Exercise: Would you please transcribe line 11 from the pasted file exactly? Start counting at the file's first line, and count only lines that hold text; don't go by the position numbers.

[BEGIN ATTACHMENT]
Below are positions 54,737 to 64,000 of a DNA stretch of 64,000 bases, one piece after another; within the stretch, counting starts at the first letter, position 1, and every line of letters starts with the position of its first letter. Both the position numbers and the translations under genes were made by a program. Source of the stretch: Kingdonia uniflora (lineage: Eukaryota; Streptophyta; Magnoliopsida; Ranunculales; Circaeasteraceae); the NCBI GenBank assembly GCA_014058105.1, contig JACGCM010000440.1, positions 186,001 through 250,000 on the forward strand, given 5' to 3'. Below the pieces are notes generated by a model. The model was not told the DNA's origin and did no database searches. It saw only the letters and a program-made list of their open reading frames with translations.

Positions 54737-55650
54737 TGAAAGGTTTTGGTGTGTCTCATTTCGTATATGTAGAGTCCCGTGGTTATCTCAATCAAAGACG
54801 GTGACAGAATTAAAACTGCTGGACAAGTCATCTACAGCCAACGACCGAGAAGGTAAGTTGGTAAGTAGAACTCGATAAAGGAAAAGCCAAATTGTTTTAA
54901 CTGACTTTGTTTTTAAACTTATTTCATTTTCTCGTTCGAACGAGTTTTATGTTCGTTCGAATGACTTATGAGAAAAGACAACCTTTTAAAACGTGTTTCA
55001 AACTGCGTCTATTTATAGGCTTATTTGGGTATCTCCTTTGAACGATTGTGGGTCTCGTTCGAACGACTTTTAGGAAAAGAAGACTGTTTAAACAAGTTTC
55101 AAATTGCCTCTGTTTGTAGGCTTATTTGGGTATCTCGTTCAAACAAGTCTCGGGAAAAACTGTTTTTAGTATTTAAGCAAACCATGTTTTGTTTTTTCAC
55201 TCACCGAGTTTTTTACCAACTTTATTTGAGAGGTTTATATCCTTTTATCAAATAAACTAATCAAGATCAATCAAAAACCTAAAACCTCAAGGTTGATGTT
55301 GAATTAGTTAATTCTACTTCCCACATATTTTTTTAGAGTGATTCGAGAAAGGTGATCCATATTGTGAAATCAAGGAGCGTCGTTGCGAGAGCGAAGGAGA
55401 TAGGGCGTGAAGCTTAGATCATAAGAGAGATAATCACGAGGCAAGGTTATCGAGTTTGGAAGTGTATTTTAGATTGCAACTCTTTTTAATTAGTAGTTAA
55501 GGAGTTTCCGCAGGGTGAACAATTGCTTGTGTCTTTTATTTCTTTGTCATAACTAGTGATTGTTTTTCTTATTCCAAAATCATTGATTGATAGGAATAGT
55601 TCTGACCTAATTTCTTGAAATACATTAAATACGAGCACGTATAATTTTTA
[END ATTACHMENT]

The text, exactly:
55501 GGAGTTTCCGCAGGGTGAACAATTGCTTGTGTCTTTTATTTCTTTGTCATAACTAGTGATTGTTTTTCTTATTCCAAAATCATTGATTGATAGGAATAGT